Jason Korb, the principal architect and namesake of Korb + Associates Architects, makes an interesting distinction about mass timber buildings, structures that largely eschew concrete and steel in lieu of wooden workarounds.
It’s not that mass timber buildings are a new discovery; we’re just rediscovering them.
For Ascent, a 25-story apartment complex slated for completion in Milwaukee, Wisconsin, in August, it took “1,150 vertical timber columns, 1,320 horizontal beams and 1,273 horizontal deck pieces … held together by 645,000 metal fasteners” to realize the project. And in just a few weeks, it’s set to be the tallest mass timber building in the world.
At a time when it’s become increasingly difficult to deny climate change, almost every facet of human life is being scrutinized to help position the world for the least amount of damage from a changing planet. There’s still steel and concrete used as a base in these newest mass timber buildings, but the rate, cost and focus on renewable building materials could help make the approach a piece of the climate-solution puzzle.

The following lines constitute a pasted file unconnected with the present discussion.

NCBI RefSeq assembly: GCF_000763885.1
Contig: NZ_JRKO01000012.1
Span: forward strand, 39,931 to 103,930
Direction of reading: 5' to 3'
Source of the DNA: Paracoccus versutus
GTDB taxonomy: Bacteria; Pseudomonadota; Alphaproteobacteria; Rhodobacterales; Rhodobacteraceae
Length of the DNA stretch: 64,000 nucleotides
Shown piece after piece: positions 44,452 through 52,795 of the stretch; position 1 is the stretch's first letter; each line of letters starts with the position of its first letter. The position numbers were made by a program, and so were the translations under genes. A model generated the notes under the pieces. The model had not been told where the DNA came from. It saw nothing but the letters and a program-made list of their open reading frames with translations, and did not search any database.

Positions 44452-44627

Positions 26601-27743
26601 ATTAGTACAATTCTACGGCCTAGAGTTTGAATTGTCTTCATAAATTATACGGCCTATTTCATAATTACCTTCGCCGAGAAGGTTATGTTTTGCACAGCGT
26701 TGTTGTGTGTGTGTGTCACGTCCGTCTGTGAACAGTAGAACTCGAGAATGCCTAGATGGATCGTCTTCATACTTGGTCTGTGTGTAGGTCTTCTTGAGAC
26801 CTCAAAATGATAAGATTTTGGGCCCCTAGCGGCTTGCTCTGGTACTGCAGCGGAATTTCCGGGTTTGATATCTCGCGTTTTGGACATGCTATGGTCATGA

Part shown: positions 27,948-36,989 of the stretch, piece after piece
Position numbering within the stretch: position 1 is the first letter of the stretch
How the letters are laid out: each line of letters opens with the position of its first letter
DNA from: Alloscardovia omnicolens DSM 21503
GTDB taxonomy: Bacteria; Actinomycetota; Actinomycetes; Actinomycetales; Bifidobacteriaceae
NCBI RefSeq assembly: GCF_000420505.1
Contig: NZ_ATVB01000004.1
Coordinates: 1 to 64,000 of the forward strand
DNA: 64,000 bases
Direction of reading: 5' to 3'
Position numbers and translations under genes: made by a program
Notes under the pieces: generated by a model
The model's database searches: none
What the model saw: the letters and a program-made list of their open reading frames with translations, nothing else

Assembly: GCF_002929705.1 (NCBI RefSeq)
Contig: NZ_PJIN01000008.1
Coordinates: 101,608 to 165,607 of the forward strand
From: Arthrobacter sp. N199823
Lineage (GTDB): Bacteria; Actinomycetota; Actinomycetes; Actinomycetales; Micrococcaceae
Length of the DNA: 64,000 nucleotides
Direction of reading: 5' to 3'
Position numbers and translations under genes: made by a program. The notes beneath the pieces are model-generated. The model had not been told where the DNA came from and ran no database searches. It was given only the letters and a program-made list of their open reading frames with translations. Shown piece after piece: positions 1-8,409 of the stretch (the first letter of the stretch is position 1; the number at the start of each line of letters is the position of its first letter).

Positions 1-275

The 25-story building, when it’s completed at 700 E. Kilbourn Ave., could serve as an accelerator, building off the almost-realized projects in Portland and Chicago that just didn’t quite make it.
Korb joins The Best of Our Knowledge to chat about the trajectory of his work, Ascent’s construction, changing building codes and Mjøstårnet — an 18-story mass timber building in Norway.
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